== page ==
The Guardian reports that Jimmy Wales is launching an online publication that will fight fake news by pairing professional journalists with an army of volunteer community contributors.
Those who donate will become supporters, who in turn will have a say in which subjects and story threads the site focuses on. And Wales intends that the community of readers will fact-check and subedit published articles.
Describing Wikitribune as “news by the people and for the people,” Wales said: “This will be the first time that professional journalists and citizen journalists will work side-by-side as equals writing stories as they happen, editing them live as they develop, and at all times backed by a community checking and rechecking all facts.”
I’m not convinced that that the model, as described, will actually work financially and, even if it does, it looks geared towards encouraging niche and specialist interests. As such, it will probably do little to address either the echo-chamber effect or the over-reliance of much of the mainstream media on advertising and the clickbait type articles which that encourages.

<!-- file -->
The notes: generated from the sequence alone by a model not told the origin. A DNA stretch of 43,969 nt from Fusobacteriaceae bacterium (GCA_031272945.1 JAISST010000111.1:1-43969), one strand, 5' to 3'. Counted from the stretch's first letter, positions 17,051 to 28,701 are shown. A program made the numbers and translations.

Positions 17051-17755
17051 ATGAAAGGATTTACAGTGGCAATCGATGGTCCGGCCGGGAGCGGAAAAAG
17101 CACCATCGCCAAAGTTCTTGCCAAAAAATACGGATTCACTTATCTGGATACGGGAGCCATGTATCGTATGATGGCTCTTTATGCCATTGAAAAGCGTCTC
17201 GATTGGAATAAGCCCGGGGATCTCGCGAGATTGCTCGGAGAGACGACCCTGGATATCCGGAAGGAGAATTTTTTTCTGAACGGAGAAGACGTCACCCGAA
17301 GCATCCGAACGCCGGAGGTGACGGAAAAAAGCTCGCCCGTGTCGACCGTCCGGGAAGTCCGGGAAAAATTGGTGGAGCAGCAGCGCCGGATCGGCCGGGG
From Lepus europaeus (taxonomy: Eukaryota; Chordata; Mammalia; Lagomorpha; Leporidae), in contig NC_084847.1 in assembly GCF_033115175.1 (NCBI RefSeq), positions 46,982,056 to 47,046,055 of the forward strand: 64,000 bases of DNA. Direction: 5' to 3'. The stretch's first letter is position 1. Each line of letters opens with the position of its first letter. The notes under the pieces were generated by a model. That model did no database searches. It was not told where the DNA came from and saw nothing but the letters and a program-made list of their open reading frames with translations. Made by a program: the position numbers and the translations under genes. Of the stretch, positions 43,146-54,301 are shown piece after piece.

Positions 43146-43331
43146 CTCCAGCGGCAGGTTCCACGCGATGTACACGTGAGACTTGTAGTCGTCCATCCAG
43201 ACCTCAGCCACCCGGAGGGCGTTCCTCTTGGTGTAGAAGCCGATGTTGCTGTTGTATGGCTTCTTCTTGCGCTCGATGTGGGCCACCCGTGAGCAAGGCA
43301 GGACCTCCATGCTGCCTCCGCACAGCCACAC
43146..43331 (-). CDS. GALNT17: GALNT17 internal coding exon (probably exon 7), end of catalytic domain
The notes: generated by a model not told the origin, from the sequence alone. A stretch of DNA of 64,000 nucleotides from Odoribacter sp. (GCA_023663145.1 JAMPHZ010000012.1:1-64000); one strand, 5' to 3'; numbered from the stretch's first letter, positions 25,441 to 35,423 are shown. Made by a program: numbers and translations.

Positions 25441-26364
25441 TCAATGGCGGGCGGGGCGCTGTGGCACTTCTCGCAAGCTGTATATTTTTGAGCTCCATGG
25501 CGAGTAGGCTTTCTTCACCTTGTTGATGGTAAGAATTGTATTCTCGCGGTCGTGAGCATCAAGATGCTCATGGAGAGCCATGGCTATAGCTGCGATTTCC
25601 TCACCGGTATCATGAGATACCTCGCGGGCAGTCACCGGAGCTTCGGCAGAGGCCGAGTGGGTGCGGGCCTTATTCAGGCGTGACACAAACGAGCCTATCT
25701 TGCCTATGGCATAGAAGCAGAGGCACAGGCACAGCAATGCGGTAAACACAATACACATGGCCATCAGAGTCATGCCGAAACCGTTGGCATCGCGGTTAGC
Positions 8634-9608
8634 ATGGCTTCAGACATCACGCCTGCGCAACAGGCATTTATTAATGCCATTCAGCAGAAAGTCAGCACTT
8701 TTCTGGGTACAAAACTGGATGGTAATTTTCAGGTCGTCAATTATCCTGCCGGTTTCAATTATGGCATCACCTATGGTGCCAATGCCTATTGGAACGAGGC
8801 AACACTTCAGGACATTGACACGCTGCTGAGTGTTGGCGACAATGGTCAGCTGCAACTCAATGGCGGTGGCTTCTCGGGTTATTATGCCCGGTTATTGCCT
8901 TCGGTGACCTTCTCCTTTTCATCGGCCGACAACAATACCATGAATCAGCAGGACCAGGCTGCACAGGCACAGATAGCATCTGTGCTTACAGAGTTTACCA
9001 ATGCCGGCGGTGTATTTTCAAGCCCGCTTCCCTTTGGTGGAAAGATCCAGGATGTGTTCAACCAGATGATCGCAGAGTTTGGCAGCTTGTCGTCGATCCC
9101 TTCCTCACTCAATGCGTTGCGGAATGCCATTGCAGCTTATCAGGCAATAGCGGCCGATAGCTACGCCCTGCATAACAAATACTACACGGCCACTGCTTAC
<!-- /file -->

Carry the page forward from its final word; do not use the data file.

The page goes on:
In other news, Google has announced its first attempt to combat the circulation misleading or offensive content being surfaced by its search engine.
The technology company said it would allow people to complain about misleading, inaccurate or hateful content in its autocomplete function, which pops up to suggest searches based on the first few characters typed.
Quite frankly, this looks more like a PR move on Google’s part than anything else. It’s all well and good letting people report bad or misleading search results, but I don’t see any indication of what Google intends to do about these reports.
Fake news is a problem, but gimmicks like these don’t really address the problem. For that, we need to encourage greater media literacy and stronger critical thinking skills.